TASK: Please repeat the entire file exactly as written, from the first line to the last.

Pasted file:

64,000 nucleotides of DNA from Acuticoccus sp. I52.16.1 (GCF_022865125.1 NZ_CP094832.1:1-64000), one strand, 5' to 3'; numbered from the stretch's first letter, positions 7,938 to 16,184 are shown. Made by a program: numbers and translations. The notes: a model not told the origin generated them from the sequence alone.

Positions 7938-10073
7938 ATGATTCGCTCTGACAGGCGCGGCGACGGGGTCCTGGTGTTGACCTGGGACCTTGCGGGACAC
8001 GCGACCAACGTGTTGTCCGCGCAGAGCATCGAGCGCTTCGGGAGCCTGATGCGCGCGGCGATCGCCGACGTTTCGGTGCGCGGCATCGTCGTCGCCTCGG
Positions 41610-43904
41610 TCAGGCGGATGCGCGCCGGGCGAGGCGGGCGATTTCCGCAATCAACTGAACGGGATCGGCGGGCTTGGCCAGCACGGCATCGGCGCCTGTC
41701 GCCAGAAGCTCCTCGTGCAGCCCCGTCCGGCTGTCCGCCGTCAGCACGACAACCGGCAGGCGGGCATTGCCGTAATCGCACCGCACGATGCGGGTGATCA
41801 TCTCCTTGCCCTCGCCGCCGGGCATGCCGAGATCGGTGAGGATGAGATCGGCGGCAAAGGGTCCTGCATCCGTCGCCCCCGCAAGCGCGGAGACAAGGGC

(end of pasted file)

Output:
64,000 nucleotides of DNA from Acuticoccus sp. I52.16.1 (GCF_022865125.1 NZ_CP094832.1:1-64000), one strand, 5' to 3'; numbered from the stretch's first letter, positions 7,938 to 16,184 are shown. Made by a program: numbers and translations. The notes: a model not told the origin generated them from the sequence alone.

Positions 7938-10073
7938 ATGATTCGCTCTGACAGGCGCGGCGACGGGGTCCTGGTGTTGACCTGGGACCTTGCGGGACAC
8001 GCGACCAACGTGTTGTCCGCGCAGAGCATCGAGCGCTTCGGGAGCCTGATGCGCGCGGCGATCGCCGACGTTTCGGTGCGCGGCATCGTCGTCGCCTCGG
Positions 41610-43904
41610 TCAGGCGGATGCGCGCCGGGCGAGGCGGGCGATTTCCGCAATCAACTGAACGGGATCGGCGGGCTTGGCCAGCACGGCATCGGCGCCTGTC
41701 GCCAGAAGCTCCTCGTGCAGCCCCGTCCGGCTGTCCGCCGTCAGCACGACAACCGGCAGGCGGGCATTGCCGTAATCGCACCGCACGATGCGGGTGATCA
41801 TCTCCTTGCCCTCGCCGCCGGGCATGCCGAGATCGGTGAGGATGAGATCGGCGGCAAAGGGTCCTGCATCCGTCGCCCCCGCAAGCGCGGAGACAAGGGC